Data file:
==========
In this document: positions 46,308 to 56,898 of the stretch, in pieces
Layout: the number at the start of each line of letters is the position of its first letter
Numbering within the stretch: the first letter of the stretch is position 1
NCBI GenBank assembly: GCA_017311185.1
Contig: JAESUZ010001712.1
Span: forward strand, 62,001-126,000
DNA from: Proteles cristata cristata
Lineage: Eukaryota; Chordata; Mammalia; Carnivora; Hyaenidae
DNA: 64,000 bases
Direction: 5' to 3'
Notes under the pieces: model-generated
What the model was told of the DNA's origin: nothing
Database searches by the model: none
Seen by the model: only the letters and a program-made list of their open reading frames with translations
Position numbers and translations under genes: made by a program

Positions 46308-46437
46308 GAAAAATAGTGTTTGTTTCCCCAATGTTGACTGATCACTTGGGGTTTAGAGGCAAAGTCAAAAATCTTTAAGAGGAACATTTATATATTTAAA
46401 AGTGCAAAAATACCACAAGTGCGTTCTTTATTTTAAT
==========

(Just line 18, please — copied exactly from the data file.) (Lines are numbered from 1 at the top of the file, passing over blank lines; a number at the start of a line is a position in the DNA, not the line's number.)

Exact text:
46401 AGTGCAAAAATACCACAAGTGCGTTCTTTATTTTAAT